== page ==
Another similarity is the ‘Harvest Home’ dance. In Deep Wheel Orcadia, we see the characters preparing for it, practising the steps beforehand, and there is a sense of community spirit. This was probably my favourite poem in the book, and it’s its longest, standing at 15 pages long. In the past, Harvest Home was a huge event, celebrating the end of harvest. The tradition was to have a meal first, followed by music and dancing (source: The Orkney News). It is still celebrated today, however on a smaller scale, as many events are cancelled because of low numbers of participants.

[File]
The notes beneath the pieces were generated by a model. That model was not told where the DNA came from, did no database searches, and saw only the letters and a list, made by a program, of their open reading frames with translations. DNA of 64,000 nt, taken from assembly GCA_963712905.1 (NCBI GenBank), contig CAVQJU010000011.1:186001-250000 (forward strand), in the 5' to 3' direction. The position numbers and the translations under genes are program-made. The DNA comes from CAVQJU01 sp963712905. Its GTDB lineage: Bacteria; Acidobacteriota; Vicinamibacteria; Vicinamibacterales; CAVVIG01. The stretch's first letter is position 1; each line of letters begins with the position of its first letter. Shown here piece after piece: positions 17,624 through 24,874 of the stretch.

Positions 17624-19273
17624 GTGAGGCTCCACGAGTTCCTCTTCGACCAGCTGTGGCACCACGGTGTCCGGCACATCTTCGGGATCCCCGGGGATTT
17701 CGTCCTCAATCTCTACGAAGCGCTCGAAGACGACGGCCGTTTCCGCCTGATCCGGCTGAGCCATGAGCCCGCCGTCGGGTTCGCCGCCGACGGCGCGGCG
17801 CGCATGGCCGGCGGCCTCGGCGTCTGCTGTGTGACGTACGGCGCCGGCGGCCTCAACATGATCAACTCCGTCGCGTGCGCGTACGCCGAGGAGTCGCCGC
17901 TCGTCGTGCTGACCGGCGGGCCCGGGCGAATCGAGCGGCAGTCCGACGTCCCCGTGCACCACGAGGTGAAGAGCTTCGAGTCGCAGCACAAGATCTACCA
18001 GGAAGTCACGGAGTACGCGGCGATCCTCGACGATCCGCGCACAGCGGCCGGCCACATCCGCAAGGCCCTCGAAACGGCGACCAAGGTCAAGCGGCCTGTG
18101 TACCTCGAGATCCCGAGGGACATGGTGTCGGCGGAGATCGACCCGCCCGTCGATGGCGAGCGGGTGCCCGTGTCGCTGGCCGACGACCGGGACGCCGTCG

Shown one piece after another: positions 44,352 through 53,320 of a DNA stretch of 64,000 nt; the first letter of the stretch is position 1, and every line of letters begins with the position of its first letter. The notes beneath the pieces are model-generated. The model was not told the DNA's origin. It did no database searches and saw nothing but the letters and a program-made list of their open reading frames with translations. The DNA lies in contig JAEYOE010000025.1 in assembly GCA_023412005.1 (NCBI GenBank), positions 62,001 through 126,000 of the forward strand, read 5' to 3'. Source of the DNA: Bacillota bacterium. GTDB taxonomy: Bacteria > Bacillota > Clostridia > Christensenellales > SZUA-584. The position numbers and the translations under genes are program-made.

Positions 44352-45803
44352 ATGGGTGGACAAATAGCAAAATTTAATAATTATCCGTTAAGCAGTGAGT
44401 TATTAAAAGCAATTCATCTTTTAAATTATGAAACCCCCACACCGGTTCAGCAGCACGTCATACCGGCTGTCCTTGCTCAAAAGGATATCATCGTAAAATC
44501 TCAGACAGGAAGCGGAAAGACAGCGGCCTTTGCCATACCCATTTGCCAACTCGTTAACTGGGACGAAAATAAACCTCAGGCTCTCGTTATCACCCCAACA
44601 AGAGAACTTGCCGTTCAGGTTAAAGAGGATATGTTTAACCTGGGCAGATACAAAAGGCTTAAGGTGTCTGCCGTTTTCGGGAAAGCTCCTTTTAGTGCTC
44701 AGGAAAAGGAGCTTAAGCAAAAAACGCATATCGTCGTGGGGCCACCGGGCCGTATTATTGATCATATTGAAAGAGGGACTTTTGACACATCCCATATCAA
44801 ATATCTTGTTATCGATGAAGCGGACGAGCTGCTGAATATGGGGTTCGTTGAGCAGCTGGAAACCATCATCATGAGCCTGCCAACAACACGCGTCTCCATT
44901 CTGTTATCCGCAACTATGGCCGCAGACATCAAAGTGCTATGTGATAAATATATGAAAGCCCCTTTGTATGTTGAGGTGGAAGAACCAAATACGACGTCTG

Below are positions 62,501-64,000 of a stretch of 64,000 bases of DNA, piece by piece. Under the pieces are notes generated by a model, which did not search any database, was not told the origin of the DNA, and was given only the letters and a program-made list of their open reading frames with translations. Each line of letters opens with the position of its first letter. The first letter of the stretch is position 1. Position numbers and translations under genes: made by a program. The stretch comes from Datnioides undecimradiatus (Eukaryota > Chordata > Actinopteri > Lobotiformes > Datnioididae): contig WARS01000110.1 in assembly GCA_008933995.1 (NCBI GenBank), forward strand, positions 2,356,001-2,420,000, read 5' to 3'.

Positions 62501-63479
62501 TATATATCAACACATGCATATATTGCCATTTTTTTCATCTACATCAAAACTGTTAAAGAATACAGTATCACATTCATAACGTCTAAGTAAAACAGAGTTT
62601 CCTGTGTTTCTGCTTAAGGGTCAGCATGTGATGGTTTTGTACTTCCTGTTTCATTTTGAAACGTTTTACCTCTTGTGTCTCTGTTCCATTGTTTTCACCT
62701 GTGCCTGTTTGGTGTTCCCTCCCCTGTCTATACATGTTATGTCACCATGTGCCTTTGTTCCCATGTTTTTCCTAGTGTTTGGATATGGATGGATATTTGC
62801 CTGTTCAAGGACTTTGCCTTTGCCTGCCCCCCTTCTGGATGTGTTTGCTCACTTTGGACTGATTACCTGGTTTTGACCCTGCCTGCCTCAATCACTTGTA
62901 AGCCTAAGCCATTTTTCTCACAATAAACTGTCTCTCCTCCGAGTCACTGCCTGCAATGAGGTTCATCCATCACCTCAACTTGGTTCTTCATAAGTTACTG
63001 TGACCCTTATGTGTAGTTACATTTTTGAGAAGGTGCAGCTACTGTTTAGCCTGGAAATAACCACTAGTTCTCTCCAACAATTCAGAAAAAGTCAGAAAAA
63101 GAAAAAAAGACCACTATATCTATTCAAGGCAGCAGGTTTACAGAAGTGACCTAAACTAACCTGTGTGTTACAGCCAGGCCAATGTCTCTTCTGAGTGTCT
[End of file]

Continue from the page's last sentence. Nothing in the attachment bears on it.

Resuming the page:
Overall, this is a beautifully written book. I loved the poetic nature of its verses. Saying that, I felt there were far too many characters to form a connection with any of them – maybe that was the purpose, but for me, when I am reading a story, I like to feel some sort of emotional inkling. Also, the book doesn’t really have a proper ending. Again, that also could have been done purposely, but I felt as if the characters were just abandoned somewhere in space, circling the orbit. - Monika Armet